Listen to Amateur Radio Station: KC7RUN – (When Broadcasting)

In order to listen you need either iTunes, VLC Player or Winamp.
Note that all of the programs are SAFE to download and use.
Current broadcast is 128bps 44.1000 Stereo 

 If the band(s) are very noisy, or are empty, I play music on my computer which will find its way to the stream by default.  


Do you want to listen without installing any software?   I have an answer for that.
Visit and enter KC7RUN in the search bar on the right.  Then click the listen link.



Frequencies being monitored or utilized:  

  • 6 Meters – 50.200 USB
  • 10 Meters – 28.445.00 USB
  • 20 Meters – 14.300 USB
    This frequency, and the people found there, is the last stronghold of purposeful operations in Amateur Radio on a Continental / Global scale.
  • 20 Meters – 14.105 Mhz LSB – HF Packet 300 Baud.


Frequencies not being monitored or re-broadcast:

  • 40 Meters – 7.195 Mhz LSB
    People on the frequency believe that they can tell you what to think, or how to respond to a comment or current events.   The Hams found on 7.195 MHz also believe that the frequency belongs to them.  They will attempt to force other hams from it, including W1AW/9 Documented on August 2, 2014, if they feel that you could interfere with their ‘special brand’ of rag chew.   Nothing that happens on this frequency is of use, or consequence, to anyone, anywhere, ever.
  • 2 Meters Simplex – 146.520 Mhz  FM
    There is nothing of consequence, or interest,  on this frequency in Oklahoma.  146.520 is utilized by a collection of people that I consider to be Bigots and Morons.  
  • 11.5 Meters  – 26.735 Mhz AM
    Rock & Bull Haulers use this frequency to avoid the Police even though it’s illegal to broadcast below 26.965 MHz (CB Channel 1) without a FCC license. The FCC does nothing about it despite the penalty being a fine in excess of $5,000 and possible incarceration.


The broadcast originates in Norman, Oklahoma (LOC:EM15GF) from a Yaesu FT450 Transceiver  or a Alinco DXSR8 Transceiver and is connected to a LDG Tuner and a G5RV Jr Antenna strung up, at the moment, about 20 feet from the ground.  If you hear a loud, distorted sound on the stream that is my station (Me) talking to another station.  Sorry!  I haven’t connected a receiver to the stream that will allow you to hear me talking to another station clearly- yet.  When I do you’ll be able to hear my station audio as well.  I have plans to do this but still need to build a long wire antenna to receive the signal.

If you hear beeps, I’m changing the frequency or adjusting the radio and antenna.

You may, at times, also hear something that sounds like a musical broadcast or something that resembles a digital chainsaw or a combination of the both.  This is normal.  If you hear those types of signals I am working Digital Modes on HF radio.  Digital Modes Used: PSK31, MT63, Olivia-8-250+, SITOR, TROB, THOR and FIELD HELL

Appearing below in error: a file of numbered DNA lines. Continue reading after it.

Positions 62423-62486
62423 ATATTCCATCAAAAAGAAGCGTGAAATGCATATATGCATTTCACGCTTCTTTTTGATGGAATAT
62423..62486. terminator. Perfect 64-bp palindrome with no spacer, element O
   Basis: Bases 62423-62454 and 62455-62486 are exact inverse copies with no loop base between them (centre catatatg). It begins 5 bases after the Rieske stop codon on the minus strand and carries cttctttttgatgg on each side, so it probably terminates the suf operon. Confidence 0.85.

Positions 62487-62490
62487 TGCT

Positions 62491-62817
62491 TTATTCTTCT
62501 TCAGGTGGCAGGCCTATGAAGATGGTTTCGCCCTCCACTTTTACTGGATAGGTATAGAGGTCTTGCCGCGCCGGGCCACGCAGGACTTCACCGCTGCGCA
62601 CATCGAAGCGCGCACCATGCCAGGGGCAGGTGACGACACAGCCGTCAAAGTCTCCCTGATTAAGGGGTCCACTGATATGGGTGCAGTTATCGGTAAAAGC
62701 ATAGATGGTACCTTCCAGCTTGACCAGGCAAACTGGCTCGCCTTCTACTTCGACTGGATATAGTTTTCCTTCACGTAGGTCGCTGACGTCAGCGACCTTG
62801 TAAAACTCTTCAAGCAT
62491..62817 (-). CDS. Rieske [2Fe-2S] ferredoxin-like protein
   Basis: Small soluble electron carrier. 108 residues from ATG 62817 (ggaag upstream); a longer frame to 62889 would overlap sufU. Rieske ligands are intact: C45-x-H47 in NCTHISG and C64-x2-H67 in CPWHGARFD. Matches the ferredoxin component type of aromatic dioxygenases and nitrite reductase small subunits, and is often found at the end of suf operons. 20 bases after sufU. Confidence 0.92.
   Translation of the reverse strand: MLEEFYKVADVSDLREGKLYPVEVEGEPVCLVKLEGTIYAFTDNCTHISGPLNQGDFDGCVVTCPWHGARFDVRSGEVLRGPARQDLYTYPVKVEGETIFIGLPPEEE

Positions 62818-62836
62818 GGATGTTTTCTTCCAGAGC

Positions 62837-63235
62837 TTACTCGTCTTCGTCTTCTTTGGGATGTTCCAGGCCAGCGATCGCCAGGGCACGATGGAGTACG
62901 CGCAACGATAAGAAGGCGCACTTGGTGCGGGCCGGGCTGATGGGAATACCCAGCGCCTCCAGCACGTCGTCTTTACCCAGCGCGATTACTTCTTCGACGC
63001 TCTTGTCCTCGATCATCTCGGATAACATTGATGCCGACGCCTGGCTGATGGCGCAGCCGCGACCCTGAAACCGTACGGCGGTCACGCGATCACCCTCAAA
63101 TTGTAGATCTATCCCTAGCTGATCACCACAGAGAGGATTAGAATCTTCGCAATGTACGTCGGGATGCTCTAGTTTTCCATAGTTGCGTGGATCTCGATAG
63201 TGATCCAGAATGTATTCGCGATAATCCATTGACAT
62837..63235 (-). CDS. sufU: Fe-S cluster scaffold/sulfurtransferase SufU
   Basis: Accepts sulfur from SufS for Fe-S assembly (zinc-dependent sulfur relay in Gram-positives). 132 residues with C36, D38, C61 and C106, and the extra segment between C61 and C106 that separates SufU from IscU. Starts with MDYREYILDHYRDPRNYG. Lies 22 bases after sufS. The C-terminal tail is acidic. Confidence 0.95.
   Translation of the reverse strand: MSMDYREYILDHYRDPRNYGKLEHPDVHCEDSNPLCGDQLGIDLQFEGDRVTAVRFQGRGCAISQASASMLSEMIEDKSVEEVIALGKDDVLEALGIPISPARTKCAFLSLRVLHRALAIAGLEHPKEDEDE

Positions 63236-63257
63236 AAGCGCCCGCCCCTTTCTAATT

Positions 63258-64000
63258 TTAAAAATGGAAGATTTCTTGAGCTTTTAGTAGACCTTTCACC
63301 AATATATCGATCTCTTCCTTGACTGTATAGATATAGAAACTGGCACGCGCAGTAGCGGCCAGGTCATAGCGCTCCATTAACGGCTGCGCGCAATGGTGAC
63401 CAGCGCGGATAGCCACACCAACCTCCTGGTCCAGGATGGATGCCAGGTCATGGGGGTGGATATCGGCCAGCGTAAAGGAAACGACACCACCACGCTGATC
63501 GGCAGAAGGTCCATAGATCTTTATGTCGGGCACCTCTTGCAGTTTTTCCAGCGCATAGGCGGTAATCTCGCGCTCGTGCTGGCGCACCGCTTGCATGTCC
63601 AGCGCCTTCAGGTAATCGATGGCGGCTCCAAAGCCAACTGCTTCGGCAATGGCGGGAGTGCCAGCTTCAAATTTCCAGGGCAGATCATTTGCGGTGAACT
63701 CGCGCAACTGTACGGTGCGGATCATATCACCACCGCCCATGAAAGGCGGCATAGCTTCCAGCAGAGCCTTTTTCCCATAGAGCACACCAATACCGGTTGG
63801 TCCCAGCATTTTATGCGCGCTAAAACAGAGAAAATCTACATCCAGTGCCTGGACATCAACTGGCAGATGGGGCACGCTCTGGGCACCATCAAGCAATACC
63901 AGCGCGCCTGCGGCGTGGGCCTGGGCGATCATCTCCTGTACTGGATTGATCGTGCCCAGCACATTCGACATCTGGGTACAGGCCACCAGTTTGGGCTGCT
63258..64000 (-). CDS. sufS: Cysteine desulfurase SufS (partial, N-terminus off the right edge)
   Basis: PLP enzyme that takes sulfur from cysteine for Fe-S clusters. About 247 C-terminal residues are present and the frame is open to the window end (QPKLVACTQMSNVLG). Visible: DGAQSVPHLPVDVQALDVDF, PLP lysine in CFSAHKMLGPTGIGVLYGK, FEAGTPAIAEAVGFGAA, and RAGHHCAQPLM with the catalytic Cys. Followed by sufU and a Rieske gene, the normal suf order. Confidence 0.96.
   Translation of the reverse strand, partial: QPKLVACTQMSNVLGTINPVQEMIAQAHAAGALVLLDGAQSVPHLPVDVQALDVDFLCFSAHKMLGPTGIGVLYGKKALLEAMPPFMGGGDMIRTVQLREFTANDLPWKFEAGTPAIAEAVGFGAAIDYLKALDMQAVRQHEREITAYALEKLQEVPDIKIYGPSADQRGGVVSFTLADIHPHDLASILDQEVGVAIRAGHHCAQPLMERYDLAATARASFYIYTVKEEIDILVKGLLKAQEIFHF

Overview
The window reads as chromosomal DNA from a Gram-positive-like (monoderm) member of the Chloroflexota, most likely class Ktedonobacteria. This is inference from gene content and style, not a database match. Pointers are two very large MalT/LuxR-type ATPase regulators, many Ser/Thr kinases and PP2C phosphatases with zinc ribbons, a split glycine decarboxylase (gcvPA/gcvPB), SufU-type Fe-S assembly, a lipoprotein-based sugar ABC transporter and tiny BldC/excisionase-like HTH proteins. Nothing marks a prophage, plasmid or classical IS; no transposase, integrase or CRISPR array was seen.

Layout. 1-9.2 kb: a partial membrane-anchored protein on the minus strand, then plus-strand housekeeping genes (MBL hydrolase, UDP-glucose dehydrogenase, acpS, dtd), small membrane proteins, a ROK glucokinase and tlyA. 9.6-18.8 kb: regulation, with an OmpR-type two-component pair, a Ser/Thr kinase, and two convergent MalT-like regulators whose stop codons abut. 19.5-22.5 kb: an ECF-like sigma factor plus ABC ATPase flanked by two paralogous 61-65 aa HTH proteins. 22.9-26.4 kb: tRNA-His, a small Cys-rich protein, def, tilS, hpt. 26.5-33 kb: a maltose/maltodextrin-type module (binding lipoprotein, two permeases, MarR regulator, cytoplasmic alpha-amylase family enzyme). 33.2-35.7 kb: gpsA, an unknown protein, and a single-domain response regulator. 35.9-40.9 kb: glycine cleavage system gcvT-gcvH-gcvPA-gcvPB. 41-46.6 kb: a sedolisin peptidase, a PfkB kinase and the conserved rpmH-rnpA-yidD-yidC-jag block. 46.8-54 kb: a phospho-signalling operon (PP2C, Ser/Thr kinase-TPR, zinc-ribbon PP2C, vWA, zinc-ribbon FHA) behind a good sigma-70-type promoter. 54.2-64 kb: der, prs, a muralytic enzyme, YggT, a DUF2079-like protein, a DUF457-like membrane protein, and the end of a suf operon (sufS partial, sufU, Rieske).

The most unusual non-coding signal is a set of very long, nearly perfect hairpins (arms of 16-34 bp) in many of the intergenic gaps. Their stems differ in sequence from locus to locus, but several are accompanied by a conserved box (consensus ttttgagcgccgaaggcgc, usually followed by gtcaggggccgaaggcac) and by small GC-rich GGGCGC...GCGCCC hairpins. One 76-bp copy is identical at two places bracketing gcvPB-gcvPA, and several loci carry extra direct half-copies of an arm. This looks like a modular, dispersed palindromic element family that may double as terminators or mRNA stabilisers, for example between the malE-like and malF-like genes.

You will also hear Morse Code from my station as well as other stations.  I was astonished to learn that when I send code that is shows up here on the audio stream.  If you would like to learn more about my station and Ham Radio go to ARRL.ORG or visit my QRZ.COM page.

The audio from the live broadcast stream is broadcast via my Pro Mac computer using Nicecast when I’m on the air, when I’m working or when I remember to turn it on.  This is a new thing so it may be a little sporadic  at times.

See how many people are listening


Martine Mobile Service Network – 14.300.00 MHz

  • Amateur Stations are welcome to check-in and assist with traffic at any time.
  • 14.300 MHz can be utilized by all Amateur Stations who are licensed to transmit there.
  • Maritime Mobiles use it to get their position/observed weather reports posted to the internet, they also can get offshore weather information and the latest advisories on any tropical cyclone activity from the Net Control Stations.
  • Marine radio manufacturer’s are putting the word out about 14.300 MHz as a possible frequency to use in an emergency because of the help available there.
  • Amber Alert bulletins are read when they are posted by law enforcement agencies.
  • 14.300 MHz is a good place to establish contact with your station then move to another frequency that is clear.
  • Other traffic passed on 14.300 MHz range from handling medical emergencies in remote locations to handling health and welfare traffic in and out of areas struck by natural disasters.
  • iPhone,Droid & Smart phone users: LISTEN HERE


3.819KHz Group – 3.819.00 KHz – Removed from Monitored Freq


Other online Oklahoma Amateur Radio, Emergency Services, Skywarn and Police listening resources: